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The environmental controls that govern the end product of bacterial nitrate respiration
Kraft, B.; Tegetmeyer, H.E.; Sharma, R.; Klotz, M.G.; Ferdelman, T. G.; Hettich, R.L.; Strous, M.; Geelhoed, J.S. (2014). The environmental controls that govern the end product of bacterial nitrate respiration. Science (Wash.) 345(6197): 676-679. hdl.handle.net/10.1126/science.1254070
In: Science (Washington). American Association for the Advancement of Science: New York, N.Y. ISSN 0036-8075, more
Peer reviewed article  

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Authors  Top 
  • Kraft, B.
  • Tegetmeyer, H.E.
  • Sharma, R.
  • Klotz, M.G.
  • Ferdelman, T. G.
  • Hettich, R.L.
  • Strous, M.
  • Geelhoed, J.S., more

Abstract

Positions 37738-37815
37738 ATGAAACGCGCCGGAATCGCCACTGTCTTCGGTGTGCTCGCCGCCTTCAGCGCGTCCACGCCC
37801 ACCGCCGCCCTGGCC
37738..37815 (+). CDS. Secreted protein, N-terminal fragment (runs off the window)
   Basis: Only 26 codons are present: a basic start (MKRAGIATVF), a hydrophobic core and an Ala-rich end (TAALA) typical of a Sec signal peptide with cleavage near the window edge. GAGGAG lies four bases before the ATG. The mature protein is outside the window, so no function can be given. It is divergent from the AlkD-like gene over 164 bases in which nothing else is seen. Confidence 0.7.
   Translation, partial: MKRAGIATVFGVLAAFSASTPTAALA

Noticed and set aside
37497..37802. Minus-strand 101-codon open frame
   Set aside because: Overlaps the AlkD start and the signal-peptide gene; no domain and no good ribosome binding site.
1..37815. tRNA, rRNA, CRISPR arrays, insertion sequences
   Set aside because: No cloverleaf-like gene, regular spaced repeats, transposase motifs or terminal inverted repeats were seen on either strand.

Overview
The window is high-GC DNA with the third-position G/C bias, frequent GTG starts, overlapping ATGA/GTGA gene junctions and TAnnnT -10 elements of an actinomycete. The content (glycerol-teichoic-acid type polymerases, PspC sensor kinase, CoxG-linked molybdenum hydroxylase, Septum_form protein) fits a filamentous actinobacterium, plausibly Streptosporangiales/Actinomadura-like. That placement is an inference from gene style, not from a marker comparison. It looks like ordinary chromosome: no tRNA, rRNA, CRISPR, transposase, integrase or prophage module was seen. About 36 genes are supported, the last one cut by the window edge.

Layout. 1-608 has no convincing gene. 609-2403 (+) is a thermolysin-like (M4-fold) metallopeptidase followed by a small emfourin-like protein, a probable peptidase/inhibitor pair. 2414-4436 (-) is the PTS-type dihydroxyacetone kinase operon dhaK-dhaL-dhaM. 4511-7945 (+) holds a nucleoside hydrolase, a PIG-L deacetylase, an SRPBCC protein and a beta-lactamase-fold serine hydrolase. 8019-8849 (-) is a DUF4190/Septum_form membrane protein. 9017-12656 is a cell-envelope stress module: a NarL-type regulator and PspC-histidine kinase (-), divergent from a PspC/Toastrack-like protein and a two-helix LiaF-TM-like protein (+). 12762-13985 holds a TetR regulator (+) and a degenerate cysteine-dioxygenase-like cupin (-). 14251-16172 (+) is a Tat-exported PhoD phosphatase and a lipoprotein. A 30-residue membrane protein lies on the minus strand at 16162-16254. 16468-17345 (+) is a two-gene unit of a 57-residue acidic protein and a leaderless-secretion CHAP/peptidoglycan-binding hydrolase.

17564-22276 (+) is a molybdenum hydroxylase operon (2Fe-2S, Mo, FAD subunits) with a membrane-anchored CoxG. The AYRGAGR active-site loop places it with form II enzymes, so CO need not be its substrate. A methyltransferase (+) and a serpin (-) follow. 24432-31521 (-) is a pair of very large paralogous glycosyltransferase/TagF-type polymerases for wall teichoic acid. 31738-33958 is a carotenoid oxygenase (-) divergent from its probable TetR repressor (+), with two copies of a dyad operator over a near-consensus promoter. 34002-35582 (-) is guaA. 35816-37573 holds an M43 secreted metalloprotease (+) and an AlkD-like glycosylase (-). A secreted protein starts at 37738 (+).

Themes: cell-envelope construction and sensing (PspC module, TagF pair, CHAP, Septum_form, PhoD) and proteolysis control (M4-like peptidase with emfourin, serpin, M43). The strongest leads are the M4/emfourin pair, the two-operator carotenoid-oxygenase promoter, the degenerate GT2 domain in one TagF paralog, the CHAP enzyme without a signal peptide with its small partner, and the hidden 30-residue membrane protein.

In the biogeochemical nitrogen cycle, microbial respiration processes compete for nitrateas an electron acceptor. Denitrification converts nitrate into nitrogenous gas and thusremoves fixed nitrogen from the biosphere, whereas ammonification converts nitrate intoammonium, which is directly reusable by primary producers.We combined multiple parallellong-term incubations of marine microbial nitrate-respiring communities with isotopelabeling and metagenomics to unravel how specific environmental conditions select foreither process. Microbial generation time, supply of nitrite relative to nitrate, and thecarbon/nitrogen ratio were identified as key environmental controls that determinewhether nitrite will be reduced to nitrogenous gas or ammonium. Our results define themicrobial ecophysiology of a biogeochemical feedback loop that is key to global change,eutrophication, and wastewater treatment.

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